I credit my middle school Social Studies teacher for my love of History. I often cite one of her projects for how I built deep understanding of the pre-Civil War era and connected the political stratification in the mid-1800s to the challenges of gridlock in government today.
My classmates and I were given the charge to become Senators and analyze issues from the 1800s and search for a means to resolve the big event of that time: Avoid the American Civil War. Students were assigned one of four roles: Southern moderate or extremist and Northern moderates or abolitionists.
During the course of the unit we studied issues of that time, debated and sought votes on legislation. Before and after class, students gathered in corners or next to lockers, either to strategize or cut deals. At first, the moderates from both sides came up with solutions through compromises, which might have led to peaceful resolutions. Yet these bills were voted down because the Southern and Northern groups at the opposite ends of the spectrum lobbied hard to change language in bills or to keep party moderates tied to their regional allies. As a Northern abolitionist I worked successfully to block legislation that went against the interests of my voting block. Most votes went along regional lines, and so little was accomplished.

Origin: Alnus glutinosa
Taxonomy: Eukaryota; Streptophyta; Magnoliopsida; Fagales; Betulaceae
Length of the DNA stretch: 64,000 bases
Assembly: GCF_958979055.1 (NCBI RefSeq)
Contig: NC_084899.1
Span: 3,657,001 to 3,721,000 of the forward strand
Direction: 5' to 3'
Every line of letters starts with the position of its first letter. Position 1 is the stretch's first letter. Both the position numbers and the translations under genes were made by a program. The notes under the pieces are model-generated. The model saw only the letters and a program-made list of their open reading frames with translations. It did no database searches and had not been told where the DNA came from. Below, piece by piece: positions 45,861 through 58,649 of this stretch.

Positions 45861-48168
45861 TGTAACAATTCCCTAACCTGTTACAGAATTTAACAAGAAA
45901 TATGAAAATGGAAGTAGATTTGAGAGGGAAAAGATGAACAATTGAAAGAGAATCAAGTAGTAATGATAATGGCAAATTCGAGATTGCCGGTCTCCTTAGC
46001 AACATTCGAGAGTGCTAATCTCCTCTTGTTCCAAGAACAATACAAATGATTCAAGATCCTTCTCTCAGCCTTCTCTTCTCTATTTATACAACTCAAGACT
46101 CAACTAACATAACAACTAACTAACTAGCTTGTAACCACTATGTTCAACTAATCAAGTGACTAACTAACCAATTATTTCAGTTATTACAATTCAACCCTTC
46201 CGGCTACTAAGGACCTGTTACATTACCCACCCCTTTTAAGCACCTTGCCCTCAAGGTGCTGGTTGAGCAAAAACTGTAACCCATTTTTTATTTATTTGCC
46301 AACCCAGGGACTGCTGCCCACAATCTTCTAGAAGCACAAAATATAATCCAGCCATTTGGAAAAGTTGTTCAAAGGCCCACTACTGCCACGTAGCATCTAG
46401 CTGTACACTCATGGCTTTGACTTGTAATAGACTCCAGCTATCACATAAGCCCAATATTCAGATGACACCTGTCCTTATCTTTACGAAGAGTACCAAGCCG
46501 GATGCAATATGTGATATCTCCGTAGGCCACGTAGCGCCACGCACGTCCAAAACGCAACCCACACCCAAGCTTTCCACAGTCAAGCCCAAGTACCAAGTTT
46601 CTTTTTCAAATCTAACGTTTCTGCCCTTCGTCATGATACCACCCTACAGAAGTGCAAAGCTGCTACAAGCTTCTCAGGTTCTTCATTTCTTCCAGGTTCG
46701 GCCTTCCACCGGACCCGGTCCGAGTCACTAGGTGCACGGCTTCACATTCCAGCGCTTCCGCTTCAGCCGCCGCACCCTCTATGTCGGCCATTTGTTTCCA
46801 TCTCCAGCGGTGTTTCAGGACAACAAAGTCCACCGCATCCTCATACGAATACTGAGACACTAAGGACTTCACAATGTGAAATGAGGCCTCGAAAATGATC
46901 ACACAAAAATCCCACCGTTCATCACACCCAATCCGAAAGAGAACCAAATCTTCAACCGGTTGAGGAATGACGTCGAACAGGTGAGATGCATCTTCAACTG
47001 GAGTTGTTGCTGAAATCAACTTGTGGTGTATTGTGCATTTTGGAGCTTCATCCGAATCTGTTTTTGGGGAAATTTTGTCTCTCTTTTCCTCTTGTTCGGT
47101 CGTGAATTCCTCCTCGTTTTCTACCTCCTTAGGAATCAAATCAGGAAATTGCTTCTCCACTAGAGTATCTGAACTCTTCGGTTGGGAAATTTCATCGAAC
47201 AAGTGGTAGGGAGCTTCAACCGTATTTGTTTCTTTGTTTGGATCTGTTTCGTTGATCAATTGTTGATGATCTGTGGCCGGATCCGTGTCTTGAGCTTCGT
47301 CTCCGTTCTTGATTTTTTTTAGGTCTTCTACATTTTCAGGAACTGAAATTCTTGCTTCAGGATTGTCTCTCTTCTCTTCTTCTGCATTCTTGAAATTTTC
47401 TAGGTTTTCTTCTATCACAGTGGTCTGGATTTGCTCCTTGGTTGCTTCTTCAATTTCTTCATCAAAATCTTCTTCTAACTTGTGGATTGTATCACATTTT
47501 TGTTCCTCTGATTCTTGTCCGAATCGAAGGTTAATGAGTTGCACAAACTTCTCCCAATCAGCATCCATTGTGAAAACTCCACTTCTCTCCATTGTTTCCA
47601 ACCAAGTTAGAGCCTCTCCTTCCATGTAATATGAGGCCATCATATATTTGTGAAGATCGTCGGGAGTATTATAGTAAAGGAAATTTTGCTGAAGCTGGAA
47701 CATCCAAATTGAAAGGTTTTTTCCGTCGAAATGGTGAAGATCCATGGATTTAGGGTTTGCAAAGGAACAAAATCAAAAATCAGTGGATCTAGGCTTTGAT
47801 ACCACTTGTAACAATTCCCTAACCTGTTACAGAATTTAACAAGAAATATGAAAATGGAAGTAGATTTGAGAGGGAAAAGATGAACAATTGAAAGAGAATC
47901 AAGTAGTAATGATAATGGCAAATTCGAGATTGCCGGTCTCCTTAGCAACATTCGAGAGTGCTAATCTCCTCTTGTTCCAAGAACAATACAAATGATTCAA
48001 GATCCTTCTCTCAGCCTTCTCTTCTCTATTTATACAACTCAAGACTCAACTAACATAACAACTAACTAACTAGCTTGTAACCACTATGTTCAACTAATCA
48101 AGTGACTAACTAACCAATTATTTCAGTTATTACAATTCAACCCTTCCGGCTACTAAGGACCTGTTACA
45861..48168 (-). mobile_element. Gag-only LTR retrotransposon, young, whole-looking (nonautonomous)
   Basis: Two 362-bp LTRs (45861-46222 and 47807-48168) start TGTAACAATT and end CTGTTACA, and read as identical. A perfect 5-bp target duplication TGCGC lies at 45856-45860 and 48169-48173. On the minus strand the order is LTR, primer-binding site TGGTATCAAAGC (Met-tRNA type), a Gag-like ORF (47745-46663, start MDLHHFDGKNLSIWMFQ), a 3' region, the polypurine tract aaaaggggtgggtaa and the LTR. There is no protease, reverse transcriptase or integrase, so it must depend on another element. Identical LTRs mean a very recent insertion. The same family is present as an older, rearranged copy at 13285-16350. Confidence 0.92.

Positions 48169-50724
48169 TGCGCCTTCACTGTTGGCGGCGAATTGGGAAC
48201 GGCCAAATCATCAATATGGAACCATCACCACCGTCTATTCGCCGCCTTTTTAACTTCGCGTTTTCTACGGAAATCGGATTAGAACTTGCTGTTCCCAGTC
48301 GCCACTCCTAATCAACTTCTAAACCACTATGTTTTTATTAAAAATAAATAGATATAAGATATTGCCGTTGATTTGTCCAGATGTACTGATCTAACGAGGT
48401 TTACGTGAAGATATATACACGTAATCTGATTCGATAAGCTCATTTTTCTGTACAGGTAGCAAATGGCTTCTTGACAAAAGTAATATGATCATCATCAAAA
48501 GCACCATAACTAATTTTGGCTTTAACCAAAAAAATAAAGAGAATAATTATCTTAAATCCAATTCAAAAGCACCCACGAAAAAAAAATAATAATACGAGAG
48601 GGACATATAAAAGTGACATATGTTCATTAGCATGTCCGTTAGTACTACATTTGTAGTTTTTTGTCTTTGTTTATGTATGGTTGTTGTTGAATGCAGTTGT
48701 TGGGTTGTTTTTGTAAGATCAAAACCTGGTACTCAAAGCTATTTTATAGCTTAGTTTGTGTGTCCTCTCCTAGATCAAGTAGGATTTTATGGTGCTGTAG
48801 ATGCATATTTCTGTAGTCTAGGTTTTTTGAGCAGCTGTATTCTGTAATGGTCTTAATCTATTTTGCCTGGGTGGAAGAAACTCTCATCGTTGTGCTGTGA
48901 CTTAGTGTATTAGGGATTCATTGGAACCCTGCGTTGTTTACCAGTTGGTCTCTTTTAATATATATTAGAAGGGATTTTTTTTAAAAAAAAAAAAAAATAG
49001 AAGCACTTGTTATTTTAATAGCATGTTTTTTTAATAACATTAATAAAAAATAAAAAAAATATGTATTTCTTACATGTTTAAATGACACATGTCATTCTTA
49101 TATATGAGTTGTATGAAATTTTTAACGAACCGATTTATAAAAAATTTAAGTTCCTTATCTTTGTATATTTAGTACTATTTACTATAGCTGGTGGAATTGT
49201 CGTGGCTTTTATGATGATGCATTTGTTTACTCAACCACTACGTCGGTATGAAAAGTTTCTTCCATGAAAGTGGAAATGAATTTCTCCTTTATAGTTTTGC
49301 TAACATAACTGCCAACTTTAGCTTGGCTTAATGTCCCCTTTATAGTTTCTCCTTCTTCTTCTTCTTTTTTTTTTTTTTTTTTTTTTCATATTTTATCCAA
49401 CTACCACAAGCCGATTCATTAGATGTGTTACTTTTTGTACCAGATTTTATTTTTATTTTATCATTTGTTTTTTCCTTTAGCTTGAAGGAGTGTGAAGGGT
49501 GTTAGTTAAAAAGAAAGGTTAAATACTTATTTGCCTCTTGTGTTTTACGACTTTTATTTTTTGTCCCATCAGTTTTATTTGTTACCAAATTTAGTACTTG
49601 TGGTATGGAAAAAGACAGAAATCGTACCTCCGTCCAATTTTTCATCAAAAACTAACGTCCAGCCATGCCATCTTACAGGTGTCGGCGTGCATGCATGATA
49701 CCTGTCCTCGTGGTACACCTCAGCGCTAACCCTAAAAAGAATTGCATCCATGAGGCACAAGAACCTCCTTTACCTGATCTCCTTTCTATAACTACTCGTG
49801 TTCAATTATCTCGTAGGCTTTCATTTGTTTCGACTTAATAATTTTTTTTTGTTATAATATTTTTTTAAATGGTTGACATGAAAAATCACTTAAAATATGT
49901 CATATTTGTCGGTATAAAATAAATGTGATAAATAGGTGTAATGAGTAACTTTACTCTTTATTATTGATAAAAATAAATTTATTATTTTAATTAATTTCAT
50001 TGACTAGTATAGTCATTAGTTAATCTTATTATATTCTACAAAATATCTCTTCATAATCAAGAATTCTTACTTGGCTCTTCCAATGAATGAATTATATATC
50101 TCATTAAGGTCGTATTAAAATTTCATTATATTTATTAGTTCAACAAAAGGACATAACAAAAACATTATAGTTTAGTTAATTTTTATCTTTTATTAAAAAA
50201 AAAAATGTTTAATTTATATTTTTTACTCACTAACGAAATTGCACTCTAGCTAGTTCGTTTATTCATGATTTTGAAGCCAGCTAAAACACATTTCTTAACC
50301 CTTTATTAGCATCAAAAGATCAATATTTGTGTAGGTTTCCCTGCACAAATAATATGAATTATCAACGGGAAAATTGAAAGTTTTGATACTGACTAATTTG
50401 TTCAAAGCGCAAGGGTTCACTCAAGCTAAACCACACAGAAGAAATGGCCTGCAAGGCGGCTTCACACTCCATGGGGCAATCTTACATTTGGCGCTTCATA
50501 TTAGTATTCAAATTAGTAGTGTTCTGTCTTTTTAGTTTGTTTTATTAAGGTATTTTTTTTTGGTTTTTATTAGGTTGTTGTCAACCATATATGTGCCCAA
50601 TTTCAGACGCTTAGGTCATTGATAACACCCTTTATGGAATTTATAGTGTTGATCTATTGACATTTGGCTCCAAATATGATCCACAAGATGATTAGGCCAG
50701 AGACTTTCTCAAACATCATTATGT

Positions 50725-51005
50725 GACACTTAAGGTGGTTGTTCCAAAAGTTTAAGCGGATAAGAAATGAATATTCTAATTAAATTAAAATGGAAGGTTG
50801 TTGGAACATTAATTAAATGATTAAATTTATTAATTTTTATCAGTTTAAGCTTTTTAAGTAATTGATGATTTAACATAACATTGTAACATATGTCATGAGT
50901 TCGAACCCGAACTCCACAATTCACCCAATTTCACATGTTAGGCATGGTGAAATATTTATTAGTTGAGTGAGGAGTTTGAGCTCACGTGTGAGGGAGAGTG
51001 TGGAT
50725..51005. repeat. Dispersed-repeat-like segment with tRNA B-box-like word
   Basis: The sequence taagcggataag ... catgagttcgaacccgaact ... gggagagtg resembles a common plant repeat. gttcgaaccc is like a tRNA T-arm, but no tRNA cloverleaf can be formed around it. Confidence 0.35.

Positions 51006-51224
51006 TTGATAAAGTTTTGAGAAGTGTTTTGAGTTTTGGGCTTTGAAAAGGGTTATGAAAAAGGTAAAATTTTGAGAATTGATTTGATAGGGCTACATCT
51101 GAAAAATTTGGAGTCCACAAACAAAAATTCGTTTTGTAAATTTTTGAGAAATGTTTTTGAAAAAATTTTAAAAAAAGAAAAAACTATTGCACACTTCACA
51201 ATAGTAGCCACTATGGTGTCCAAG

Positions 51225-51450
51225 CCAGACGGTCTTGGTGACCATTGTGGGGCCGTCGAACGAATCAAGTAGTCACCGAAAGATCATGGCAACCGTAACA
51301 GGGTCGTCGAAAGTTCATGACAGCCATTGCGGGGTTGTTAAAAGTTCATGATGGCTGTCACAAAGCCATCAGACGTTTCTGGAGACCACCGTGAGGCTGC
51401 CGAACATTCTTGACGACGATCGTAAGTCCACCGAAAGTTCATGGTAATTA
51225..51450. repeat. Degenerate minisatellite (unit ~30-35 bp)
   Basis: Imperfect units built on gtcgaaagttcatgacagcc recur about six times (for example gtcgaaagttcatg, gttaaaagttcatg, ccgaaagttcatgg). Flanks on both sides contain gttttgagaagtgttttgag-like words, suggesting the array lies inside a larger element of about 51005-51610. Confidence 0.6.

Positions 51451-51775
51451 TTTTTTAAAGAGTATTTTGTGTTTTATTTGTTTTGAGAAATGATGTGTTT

The meetings became so stagnant that frustration rose on all sides as to getting anything done. Finally, the Southern Senators voted to succeed, and ending the social experiment. I remember that moment as the only time that everyone agreed with the result–the Southern Senators claimed victory in that moment of defiance and the Northern Senators believed that History was on their side.
During this project the teacher provided instruction in a variety of ways. Readings, lectures, and research occurred weekly. I know of no one who was bored during this time. Everything we did we knew was preparing us for the back hallway strategy sessions, Senate debates, and voting. The outcome of war may for some be a failure because the students were unable to find middle ground and compromises that might have averted the Civil War, or delayed it as was the result of the Jacksonian Era. The experiment was a resounding success because students understood content and the challenges for building common ground when rigid ideology becomes an obstacle to progress.
If done today, I believe that teacher would have refined her PBL tools further. The final product would evolve into making connections with the Senate of the 1800s to the U.S. Congress of today. Students may have written letters and used social media to propose idea to convince their representatives and constituents that poor communication and minimal collaboration solves no problems, nor promotes any progress that moves the government and the nation forward.
I wonder what project experiences stay in the minds of others. What are yours?